Fluctuations in sea surface temperature are a factor in causing persistent droughts in North America and around the Mediterranean, new research suggests.
A team from the universities of Exeter, Montpellier and Wageningen analysed data from 1957–2002 and found sea surface temperatures in the North Pacific and North Atlantic became increasingly variable, and extremes lasted for longer.
Ocean temperatures are a major driver of conditions on land, and the researchers showed that the changes they observed correlated with increases in land temperature variability, and persistence of extreme temperatures.
This in turn was associated with persistent droughts in North America and on land around the Mediterranean.
“Our evidence shows that larger and more persistent variations in sea surface temperature have occurred in the North Atlantic and North Pacific and these contributed to more extreme and persistent temperature anomalies on parts of the world’s land surface,” said Professor Tim Lenton, of the University of Exeter.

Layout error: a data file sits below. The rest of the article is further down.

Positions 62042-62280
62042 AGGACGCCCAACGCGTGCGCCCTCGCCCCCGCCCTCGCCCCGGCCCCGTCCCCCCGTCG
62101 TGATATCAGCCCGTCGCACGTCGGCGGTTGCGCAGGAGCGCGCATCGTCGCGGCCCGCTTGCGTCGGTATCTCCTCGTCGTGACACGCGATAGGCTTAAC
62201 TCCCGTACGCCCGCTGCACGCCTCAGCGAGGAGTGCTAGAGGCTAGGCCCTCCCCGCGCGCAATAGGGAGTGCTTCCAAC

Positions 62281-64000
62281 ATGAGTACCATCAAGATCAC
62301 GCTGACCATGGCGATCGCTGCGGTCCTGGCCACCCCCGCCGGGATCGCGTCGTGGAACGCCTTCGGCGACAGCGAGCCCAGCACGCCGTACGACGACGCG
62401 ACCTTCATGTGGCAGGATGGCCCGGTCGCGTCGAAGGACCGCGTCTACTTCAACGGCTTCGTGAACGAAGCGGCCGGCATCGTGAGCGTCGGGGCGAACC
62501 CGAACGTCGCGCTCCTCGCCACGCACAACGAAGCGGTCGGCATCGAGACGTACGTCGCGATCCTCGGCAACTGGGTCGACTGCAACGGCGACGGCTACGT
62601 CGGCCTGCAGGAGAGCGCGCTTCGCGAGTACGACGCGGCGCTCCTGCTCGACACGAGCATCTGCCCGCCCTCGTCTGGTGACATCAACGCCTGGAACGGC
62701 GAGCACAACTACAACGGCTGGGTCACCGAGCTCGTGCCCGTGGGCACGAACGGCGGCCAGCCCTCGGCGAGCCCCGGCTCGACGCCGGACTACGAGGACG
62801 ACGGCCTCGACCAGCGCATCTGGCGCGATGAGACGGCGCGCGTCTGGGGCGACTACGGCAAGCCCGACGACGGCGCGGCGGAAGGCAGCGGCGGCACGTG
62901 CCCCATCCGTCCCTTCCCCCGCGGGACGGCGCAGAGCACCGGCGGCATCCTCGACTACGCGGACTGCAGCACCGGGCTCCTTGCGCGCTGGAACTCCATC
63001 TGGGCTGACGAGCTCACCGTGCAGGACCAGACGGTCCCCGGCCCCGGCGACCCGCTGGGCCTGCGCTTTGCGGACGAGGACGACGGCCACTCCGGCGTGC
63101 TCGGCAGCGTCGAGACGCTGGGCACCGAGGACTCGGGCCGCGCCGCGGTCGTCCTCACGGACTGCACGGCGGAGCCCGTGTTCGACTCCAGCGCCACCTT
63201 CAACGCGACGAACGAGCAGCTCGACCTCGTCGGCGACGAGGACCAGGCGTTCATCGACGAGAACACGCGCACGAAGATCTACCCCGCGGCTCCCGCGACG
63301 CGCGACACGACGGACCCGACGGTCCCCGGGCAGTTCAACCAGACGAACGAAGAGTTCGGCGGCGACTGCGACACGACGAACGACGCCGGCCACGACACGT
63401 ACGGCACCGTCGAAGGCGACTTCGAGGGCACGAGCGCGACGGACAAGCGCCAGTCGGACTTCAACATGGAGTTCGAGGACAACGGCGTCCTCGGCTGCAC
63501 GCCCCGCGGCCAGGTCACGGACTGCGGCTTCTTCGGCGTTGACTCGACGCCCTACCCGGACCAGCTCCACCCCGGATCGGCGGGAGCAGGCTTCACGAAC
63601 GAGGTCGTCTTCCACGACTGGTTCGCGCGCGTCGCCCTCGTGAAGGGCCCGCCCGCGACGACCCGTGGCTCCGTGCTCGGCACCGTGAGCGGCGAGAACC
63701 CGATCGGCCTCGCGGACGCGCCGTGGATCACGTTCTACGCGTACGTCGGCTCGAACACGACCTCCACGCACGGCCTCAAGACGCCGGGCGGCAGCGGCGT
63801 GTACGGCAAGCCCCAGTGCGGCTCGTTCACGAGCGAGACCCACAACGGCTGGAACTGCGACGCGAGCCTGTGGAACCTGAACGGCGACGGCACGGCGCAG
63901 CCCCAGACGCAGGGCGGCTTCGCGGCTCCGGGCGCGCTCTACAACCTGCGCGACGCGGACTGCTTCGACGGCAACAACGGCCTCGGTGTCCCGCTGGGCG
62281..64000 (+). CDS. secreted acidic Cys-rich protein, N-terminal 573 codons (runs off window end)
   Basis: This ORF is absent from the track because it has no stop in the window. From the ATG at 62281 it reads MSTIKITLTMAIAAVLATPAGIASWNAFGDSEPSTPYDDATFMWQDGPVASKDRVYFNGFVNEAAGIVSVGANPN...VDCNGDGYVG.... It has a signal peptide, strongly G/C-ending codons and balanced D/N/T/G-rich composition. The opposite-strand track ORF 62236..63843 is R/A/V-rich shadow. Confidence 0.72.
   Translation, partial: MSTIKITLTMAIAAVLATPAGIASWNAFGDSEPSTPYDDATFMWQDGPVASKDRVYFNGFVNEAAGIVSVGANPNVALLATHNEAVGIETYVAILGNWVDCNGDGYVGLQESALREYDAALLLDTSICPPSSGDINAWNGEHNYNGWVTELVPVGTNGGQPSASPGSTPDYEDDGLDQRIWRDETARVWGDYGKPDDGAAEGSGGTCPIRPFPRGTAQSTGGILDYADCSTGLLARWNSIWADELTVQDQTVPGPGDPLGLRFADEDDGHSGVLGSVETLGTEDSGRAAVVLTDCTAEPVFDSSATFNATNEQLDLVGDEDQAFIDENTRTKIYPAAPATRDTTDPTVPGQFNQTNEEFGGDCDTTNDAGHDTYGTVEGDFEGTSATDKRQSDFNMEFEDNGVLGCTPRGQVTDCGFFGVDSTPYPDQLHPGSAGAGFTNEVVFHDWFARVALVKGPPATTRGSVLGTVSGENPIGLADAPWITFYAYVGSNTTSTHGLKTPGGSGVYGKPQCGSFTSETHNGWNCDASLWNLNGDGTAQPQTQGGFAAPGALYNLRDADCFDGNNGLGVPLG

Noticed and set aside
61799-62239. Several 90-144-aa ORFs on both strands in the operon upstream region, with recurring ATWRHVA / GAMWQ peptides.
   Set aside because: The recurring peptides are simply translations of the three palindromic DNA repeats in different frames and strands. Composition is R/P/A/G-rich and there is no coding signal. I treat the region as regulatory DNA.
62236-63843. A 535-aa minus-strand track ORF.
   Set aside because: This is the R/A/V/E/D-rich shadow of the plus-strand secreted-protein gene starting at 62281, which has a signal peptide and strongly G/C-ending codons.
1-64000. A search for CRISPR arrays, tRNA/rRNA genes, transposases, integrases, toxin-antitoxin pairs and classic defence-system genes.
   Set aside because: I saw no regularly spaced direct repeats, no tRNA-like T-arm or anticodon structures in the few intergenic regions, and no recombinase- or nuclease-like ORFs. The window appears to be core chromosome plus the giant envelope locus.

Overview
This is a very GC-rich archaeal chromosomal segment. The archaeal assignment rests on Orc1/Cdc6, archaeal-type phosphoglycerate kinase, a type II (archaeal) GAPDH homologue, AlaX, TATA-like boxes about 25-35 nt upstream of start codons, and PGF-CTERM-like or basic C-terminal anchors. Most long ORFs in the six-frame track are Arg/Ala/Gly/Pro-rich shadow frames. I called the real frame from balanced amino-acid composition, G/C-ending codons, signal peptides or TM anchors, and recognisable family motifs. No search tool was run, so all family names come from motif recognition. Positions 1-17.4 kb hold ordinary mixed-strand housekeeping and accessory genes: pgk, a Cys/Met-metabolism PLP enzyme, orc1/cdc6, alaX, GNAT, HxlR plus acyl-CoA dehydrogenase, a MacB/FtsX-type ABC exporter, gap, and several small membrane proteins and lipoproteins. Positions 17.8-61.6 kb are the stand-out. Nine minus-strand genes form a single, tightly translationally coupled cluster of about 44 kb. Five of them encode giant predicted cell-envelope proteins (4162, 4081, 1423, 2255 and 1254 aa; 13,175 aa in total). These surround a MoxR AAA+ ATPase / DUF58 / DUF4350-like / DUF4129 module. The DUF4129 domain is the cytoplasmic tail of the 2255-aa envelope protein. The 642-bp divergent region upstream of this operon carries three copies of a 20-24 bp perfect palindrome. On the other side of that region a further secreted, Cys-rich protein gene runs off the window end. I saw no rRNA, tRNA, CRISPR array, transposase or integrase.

The researchers, who systematically scanned monthly temperature data to look for trends, note that such extended periods of high or low temperatures can have an effect “greater than the sum of their parts”.
“For instance, a long heatwave can have greater impacts on human mortality than the sum of individual hot days, and multi-year droughts can have greater agricultural economic impacts than the sum of individual dry years,” Professor Lenton said.
An ongoing drought in the eastern Mediterranean, which began in 1998, has been described by NASA as the “worst drought of the past nine centuries” in the region.
There have also been persistent droughts in the south west of North America in recent years, often referred to as the “California Drought”.
The paper, published in the Nature journal Scientific Reports, is entitled: “Observed trends in the magnitude and persistence of monthly temperature variability.”